High Court judge dismisses Owen Oyston's freezing order application
A High Court judge has dismissed Owen Oyston's application to have a legal freezing order on his assets discharged.
During a day-long hearing in London last week, Oyston’s barrister Andrew Collings QC argued that the freezing order was no longer necessary and there was no risk of Oyston’s assets disappearing.
But Andrew Green QC, representing Valeri Belokon, said the freezing order should not be lifted. He said that in the seven months since the order was made there was no evidence that Oyston intended voluntarily to pay what he owed.
Justice Marcus Smith reserved his judgement until today, where he has dismissed Oyston’s application.
This now means Belokon can now plough ahead with taking Oyston's assets to auction to recoup the Â£25m he is still owed.
In giving his verdict, Justice Marcus Smith said: “In this case, a substantial judgment debt remains unsatisfied, despite the passage of a number of months since the judgment debt became unconditionally due.
“Judgment was handed down on November 6, 2017. Apart from the payment of Â£10m in December 2017, no voluntary payment has been made by the respondents.
“This is not because of an absence of assets.
“The respondents have contended, on a number of occasions, that they are asset rich, but that these assets will take time to realise because they are illiquid.
“That is the entire reason why the November 6 order imposed a stay: in order to give the respondents time to pay.
“Yet, in the five months that have intervened since the payment of the Â£10m, very few assets have been realised, and the respondents have shown a quite remarkable lack of proactivity.
“Indeed, so far as the properties which the petitioner seeks to sell are concerned, the respondents are actively opposing sale, on grounds yet to be clarified.
“Where a judgment debtor, having or appearing to have sufficient assets to discharge the judgment debt, takes steps to avoid paying that debt, then the Court is entitled to infer that there is a risk of dissipation.
“But, I remind myself, absent the freezing order, there is nothing illegal or wrong in the respondents seeking to so deal with their assets as to render it difficult to enforce the judgment debt against those assets.
“The whole raison d’être of the freezing order regime is to prevent a judgment debtor from doing what otherwise could lawfully be done. I consider that these facts alone are sufficient to justify the conclusion that, absent the freezing order, there is a real risk of dissipation such that the judgment debt to the petitioner will remain unsatisfied.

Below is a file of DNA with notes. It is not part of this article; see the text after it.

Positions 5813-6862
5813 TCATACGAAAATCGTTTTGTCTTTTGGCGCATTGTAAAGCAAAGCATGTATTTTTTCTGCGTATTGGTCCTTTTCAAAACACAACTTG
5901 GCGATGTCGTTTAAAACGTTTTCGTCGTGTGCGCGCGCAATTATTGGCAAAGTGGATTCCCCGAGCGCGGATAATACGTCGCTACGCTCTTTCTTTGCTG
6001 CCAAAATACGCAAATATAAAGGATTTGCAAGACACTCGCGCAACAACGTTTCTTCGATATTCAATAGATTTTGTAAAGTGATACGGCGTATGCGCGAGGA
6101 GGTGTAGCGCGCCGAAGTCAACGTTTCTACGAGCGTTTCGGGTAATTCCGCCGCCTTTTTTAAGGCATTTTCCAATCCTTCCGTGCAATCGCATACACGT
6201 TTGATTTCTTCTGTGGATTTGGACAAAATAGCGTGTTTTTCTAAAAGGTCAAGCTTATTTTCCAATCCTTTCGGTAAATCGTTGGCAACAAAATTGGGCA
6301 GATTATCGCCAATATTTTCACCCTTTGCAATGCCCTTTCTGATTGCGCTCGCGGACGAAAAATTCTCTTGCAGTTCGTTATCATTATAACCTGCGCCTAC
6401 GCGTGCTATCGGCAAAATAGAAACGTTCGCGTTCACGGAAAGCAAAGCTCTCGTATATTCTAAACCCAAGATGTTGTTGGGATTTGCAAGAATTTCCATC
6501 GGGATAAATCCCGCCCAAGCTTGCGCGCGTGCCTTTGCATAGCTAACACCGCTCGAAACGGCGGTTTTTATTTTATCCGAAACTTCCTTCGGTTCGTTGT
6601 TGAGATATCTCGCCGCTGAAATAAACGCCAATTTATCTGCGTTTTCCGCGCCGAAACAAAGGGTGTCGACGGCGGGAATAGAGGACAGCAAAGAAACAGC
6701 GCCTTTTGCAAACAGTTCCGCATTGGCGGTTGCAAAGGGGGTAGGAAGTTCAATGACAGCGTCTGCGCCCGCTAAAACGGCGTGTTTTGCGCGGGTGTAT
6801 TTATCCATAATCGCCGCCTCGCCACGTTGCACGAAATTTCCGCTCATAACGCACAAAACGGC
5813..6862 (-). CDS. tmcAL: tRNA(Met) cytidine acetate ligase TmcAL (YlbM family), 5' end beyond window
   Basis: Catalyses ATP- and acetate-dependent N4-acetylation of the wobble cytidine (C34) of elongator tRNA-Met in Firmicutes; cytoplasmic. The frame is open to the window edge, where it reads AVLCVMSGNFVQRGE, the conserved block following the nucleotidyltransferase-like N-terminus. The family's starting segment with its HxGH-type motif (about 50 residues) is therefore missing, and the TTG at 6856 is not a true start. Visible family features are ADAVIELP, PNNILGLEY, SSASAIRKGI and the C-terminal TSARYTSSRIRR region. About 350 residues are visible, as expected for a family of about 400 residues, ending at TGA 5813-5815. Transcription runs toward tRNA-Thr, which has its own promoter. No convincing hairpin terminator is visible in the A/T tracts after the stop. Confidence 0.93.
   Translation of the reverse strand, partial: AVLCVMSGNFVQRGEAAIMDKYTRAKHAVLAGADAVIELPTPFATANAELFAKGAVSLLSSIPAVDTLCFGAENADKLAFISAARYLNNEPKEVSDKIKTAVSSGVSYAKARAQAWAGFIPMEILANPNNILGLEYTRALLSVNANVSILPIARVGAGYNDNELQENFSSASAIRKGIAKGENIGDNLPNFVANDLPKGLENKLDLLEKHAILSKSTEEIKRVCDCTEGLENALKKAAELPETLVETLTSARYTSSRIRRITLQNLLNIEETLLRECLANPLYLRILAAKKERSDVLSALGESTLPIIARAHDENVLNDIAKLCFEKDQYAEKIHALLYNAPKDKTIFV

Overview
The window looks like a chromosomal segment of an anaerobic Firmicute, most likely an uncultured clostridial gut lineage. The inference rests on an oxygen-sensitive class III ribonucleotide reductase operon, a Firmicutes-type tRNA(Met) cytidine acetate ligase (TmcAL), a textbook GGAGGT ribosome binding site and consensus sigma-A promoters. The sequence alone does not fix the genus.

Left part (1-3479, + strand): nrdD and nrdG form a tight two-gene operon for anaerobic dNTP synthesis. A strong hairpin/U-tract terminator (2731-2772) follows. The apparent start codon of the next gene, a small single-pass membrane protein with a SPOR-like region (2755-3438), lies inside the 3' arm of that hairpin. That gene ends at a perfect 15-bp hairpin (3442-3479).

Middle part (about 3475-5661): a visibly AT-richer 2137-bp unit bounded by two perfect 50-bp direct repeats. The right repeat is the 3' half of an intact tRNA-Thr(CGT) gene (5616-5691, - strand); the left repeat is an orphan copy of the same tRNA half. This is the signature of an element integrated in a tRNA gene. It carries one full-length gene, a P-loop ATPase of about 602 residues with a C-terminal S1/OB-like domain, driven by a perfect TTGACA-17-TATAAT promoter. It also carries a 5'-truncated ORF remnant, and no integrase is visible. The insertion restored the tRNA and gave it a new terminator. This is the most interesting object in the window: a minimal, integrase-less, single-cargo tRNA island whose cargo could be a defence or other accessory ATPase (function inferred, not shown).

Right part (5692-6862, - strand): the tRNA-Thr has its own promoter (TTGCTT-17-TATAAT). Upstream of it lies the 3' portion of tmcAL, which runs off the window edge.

“The conduct of the respondents since the Judgment was handed down has only served to exacerbate my sense that the respondents’ financial affairs are opaque and that, unless restrained by the freezing order, assets will be disposed of in a manner that benefits the respondents, with no regard to the interests of the petitioner.
“As I have noted, the petitioner has obtained various charging orders over property and shares.
“Attempts are being made to sell some of this property, but these attempts are being resisted.
“For these reasons, the application to vary or discharge the freezing order is dismissed.”
The court also heard last week how Oyston’s wife, Vicki, who is divorcing Oyston, has become involved in the action.
Owen and Vicki originally divorced in 1982 but remarried in 1988.
The judge heard Vicki could potentially also have financial or beneficial interests in more of his assets which are the subject of a freezing injunction and legal charging orders to settle his court-imposed debt.
And, to complicate the matter still further, there could also be an issue as to which court has priority in dealing with Oyston’s assets – the matrimonial court or the High Court’s Chancery division.
Addressing this issue, Justice Marcus Smith said: "To date, Mrs. Oyston has only been joined as a party to enforcement action relating to Claughton Hall. But the position is a fluid one.
"Clearly, I can make no findings – one way or the other – regarding Mrs. Oyston’s interest.
"However, it does seem to me appropriate and necessary, for the purpose of assessing the proper scope and extent of the freezing order, to assume that one half of the frozen assets can be claimed by Mrs. Oyston and the other half only be claimable by the Petitioner from Mr. Oyston.
"For these reasons, I consider that the need for the freezing order persists, and the freezing order should not be discharged."
Oyston still owes Â£25m to Belokon to buy back his shares in the club after Justice Marcus Smith ruled last year that Oyston had “illegitimately stripped” Blackpool FC of assets after it was promoted to the Premier League in 2010.
It was found that the Oystons had unfairly prejudiced the Latvian, who accused them of “improperly” extracting tens of millions of pounds from the club.
The club was put up for sale four days later.
Oyston claimed on April 26 that the club had reached an agreement with an unnamed investment group but no further details have been revealed.